Lawsuit plaintiff Johnny Anderson poses in front of a tattoo display at his Yer Cheat'n Heart Tattoo parlor in California in 2010 A federal appeals court ruled in 2010 that tattoos are artistic expressions entitled to full First Amendmen protections in striking down a city's tattoo studio ban. (AP Photo/Nick Ut, used with permission from The Associated Press.)
In this decision, a three-judge panel of the 9th U.S. Circuit Court of Appeals struck down a California city’s ban on tattoo parlors.
The appeals court ruled that tattooing was a form of free speech and that the city’s ban was not a reasonable time, place, and manner restriction on speech.
California city banned tattoo parlors
Johnny Anderson sued the city after officials prevented him from opening up a tattoo parlor. City officials contended that tattoo parlors presented serious health risks. Anderson argued that the flat ban on tattoo parlors violated the First Amendment.
A federal district court ruled in favor of the city, reasoning that the act of tattooing was not speech within the meaning of the First Amendment. However, on appeal, the 9th Circuit reversed and ruled in favor of Anderson.
City argued they could regulate tatooing as 'expressive conduct'
The city argued that the process and business of tattooing were not purely expressive activity but were expressive conduct that could be regulated by city officials.
Under First Amendment jurisprudence, expressive conduct is often evaluated under the Spence test from the U.S. Supreme Court’s decision in Spence v. Washington (1974). Under this test, a court first asks whether there is an intent to convey a particularized message. If so, then the court determines whether such a particularized message would be reasonably understood.
Court said tatooing was protected by the First Amendment
However, the 9th Circuit disagreed and found that tattoos were closer to pure speech than expressive conduct.
Not only that, the 9th Circuit reasoned that the process of tattooing and the business of tattooing were all expressive. “The tattoo itself, the process of tattooing, and even the business of tattooing are not expressive conduct but purely expressive activity fully protected by the First Amendment,” wrote Judge Jay Bybee for the 9th Circuit panel.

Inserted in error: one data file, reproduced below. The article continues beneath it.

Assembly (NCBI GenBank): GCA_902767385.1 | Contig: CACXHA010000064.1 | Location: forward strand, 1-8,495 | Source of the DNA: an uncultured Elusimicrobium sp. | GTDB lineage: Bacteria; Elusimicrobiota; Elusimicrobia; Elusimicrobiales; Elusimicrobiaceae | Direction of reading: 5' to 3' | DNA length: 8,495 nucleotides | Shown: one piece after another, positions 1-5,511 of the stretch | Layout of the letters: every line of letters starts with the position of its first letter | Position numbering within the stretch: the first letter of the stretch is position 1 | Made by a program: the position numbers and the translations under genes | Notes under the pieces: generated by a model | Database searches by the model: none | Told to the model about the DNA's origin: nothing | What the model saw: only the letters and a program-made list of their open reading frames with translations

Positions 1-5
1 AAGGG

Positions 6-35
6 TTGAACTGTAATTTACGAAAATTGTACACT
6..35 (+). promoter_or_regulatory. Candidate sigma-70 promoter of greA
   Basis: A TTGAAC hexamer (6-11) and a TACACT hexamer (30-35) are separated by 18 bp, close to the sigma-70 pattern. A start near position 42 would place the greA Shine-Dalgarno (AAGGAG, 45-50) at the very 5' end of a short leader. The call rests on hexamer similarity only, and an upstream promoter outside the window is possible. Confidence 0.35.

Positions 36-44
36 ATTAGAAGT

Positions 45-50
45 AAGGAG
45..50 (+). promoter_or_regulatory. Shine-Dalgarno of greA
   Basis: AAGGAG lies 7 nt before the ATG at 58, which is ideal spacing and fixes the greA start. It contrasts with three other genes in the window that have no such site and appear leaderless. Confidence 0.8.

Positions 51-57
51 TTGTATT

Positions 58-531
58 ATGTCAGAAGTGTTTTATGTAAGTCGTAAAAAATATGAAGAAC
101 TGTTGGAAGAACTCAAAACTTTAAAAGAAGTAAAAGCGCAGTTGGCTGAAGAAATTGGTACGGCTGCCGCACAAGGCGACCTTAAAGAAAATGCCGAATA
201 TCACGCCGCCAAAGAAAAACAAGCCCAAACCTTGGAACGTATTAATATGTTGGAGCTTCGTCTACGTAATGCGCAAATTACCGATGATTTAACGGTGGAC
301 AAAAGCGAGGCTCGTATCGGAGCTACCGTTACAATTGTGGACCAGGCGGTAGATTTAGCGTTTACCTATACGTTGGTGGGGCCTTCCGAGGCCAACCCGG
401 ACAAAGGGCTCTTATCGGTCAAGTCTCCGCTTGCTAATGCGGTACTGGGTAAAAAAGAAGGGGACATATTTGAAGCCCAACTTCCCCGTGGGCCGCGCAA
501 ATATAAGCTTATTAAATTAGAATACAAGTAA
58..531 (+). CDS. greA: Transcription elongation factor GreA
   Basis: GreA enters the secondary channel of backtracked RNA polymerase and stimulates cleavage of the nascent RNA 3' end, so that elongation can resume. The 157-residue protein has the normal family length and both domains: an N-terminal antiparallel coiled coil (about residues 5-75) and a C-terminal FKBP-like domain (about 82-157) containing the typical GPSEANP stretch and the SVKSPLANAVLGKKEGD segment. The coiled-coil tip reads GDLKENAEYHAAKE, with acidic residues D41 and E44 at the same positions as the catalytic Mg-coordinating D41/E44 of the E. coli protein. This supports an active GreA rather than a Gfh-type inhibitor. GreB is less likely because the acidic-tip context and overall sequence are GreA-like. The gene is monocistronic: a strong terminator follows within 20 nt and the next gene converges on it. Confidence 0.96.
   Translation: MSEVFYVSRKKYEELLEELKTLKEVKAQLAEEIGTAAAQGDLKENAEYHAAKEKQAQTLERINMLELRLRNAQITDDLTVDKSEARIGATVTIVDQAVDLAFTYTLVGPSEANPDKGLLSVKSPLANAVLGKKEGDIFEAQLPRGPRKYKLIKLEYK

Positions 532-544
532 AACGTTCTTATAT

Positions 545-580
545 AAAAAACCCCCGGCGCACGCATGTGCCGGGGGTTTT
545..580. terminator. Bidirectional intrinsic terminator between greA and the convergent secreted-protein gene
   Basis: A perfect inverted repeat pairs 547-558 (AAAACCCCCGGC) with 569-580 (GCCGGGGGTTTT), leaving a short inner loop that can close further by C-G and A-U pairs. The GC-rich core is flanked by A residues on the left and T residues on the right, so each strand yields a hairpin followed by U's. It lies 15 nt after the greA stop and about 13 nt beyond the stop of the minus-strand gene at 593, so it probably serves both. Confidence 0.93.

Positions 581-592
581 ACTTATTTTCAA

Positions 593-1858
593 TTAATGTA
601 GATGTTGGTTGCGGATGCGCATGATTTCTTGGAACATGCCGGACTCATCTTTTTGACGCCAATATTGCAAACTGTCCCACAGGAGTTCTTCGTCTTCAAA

He reasoned that tattooing should be treated the same as writing and painting. With those forms of expression, courts don’t separate the process and business from the end product.
Court said ban violated the First Amendment
Having determined that tattooing is speech, the 9th Circuit then addressed whether the city’s ban on parlors was constitutional.
The appeals court emphasized that total bans on speech are disfavored, citing the U.S. Supreme Court’s invalidation of a total ban on yard signs in City of Ladue v. Gilleo (1994). “As in City of Ladue, the City of Hermosa Beach has ‘completely foreclosed a venerable means of communication that is both unique and important,’” the 9th Circuit wrote.
Judge Noonan authored a concurring opinion, writing that “ tattooing may be purely expressive, not that it always is.” He also emphasized that tattooing triggers more health concerns than printing.
Other courts have relied on the 9th Circuit’s decision in Anderson to invalidate similar restrictions on tattoo parlors, including the 11th Circuit in Buehrle v. City of Key West (2016) and the Arizona Supreme Court in Coleman v. City of Mesa (2012).
David L. Hudson, Jr. is a law professor at Belmont who publishes widely on First Amendment topics. He is the author of a 12-lecture audio course on the First Amendment entitled Freedom of Speech: Understanding the First Amendment (Now You Know Media, 2018). He also is the author of many First Amendment books, including The First Amendment: Freedom of Speech (Thomson Reuters, 2012) and Freedom of Speech: Documents Decoded (ABC-CLIO, 2017). This article was originally published in 2009.Send Feedback on this article